Putting art and solar into saving the environment

Japan has a problem. This is because agriculture, environmental issues and food production are closely linked in the country and all three are under pressure. Ironically the problem has arisen, not because there are too many people on the land, but too few.

The agricultural workforce in Japan continues to shrink and age every year, as working the land is not popular with the young who prefer the brighter lights and prospects of the big cities. This means that it is becoming increasingly difficult for the people who do remain on the land to produce food and maintain the rice paddies, which play an import role in preventing flooding, and hence protect the environment too. It was with these issue in mind that Canadian Solar recently sponsored the “Discovering My Hometown Art Contest” as part of an exhibition of young talent at The Children’s Art Exhibition in Tokyo.

 

“The aim of the competition was to make children aware of their environment and, particularly, working with nature and ecologically friendly agriculture to build a prosperous and sustainable future,” said Taegyu Son of Canadian Solar Japan.

 

“We sponsored the contest to help promote awareness that Canadian Solar is an ecologically friendly company and that the use of solar energy is favorable for the environment and agriculture, especially when compared to the use on non-renewable energy,” said Taegyu Son. Over 8600 entries from around the country poured in and these were narrowed down to 19 finalists by a panel of Canadian Solar judges. “There were so many excellent and inspired entries from children of all ages that it was really hard to choose the 19 works that would be displayed on the exhibition, never mind the winner,” Taegyu Son said.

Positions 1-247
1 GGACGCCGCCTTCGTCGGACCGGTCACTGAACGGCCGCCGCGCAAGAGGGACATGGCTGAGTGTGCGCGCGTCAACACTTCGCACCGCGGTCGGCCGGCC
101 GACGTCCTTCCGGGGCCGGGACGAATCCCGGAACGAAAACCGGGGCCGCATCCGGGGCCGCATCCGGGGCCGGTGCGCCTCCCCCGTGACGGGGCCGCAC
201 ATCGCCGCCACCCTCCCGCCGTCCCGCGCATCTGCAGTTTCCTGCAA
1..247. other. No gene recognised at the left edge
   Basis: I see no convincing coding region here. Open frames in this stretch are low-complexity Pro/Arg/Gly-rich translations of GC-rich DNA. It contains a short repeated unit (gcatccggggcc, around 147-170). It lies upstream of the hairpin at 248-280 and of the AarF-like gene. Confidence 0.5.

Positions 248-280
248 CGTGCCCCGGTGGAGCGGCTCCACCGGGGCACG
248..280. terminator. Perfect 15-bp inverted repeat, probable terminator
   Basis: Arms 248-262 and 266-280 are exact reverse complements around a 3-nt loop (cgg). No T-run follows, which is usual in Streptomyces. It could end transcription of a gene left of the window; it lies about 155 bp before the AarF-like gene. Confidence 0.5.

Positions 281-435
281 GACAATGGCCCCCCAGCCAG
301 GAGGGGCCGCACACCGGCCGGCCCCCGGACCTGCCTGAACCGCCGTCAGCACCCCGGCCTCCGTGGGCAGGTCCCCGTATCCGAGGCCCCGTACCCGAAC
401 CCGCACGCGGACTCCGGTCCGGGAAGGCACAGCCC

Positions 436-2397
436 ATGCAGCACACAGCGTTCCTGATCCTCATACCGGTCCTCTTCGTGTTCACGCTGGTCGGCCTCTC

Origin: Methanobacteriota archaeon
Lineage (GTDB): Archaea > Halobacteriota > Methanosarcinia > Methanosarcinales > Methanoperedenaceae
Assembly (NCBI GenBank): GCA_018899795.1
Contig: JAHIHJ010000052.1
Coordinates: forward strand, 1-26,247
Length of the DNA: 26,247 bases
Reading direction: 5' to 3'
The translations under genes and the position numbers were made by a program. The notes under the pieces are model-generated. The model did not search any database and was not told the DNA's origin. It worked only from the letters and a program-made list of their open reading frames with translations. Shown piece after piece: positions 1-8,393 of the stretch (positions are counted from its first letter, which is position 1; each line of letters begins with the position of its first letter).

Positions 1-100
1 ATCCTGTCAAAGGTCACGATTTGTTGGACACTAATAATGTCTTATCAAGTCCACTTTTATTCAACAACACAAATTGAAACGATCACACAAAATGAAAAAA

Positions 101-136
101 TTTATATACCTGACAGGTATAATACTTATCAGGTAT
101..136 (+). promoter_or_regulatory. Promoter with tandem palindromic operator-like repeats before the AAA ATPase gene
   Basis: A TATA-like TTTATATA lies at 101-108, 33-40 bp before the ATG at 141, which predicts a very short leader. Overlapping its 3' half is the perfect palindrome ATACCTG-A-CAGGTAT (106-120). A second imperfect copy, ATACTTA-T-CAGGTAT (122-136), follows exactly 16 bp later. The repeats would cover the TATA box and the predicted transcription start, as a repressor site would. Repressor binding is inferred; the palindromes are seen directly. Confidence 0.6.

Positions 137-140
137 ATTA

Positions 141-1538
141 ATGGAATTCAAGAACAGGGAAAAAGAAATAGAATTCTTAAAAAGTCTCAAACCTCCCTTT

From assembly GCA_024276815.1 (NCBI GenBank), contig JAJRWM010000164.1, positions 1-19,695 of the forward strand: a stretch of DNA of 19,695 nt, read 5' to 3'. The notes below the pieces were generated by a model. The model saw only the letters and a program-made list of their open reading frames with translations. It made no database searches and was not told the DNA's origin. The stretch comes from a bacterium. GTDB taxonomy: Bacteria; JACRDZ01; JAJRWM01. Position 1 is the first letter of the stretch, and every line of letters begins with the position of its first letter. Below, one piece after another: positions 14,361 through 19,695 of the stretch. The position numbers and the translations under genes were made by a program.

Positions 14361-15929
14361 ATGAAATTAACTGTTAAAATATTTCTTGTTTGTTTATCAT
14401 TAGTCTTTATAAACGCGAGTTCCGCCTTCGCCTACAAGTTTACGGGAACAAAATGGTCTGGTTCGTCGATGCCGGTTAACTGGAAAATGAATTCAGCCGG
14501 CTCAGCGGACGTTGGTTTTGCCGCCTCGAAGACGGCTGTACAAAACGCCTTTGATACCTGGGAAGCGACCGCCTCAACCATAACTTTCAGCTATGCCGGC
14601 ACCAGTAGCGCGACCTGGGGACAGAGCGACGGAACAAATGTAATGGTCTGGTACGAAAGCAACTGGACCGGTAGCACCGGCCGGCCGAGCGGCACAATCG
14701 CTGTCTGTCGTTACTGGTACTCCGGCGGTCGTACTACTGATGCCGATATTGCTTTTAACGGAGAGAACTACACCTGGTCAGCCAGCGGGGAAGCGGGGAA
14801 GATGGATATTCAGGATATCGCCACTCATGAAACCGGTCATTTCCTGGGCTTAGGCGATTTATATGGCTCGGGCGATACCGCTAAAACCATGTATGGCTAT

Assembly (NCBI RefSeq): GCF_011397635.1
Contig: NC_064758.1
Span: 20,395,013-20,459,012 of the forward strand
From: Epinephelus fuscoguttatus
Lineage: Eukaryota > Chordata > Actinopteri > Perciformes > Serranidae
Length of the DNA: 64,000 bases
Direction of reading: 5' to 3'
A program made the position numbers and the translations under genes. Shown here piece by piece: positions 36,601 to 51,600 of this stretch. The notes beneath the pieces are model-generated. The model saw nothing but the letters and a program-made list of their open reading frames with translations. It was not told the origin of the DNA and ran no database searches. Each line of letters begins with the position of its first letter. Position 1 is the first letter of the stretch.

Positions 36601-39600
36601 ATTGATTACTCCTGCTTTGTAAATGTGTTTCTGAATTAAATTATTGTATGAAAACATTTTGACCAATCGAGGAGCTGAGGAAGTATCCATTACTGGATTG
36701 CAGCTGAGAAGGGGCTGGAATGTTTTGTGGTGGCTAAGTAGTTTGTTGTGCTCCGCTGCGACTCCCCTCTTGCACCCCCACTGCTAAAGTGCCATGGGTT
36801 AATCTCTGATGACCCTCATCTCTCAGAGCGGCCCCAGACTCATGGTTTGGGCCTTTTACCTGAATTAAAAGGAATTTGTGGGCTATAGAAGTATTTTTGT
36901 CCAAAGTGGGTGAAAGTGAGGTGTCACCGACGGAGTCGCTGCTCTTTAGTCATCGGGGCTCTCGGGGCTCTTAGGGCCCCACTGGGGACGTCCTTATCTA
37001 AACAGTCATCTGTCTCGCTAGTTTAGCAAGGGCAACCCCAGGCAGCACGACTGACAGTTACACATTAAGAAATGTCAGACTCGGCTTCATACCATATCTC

But decide the judges did. And the Canadian Solar Award went 5-year-old Ryo Inoue, who lives in Kumamoto Prefecture. He took top honors for his inspired use of crayon and paper in depicting the excitingly muddy experience of people planting rice under not one, but five huge yellow suns in a clear blue sky.

“I ended up eating some of the rice the people in the picture planted,” said young artist, Ryo at the award ceremony. “The rice was delicious. It made me think about where it comes from and that is why I drew the rice planting.”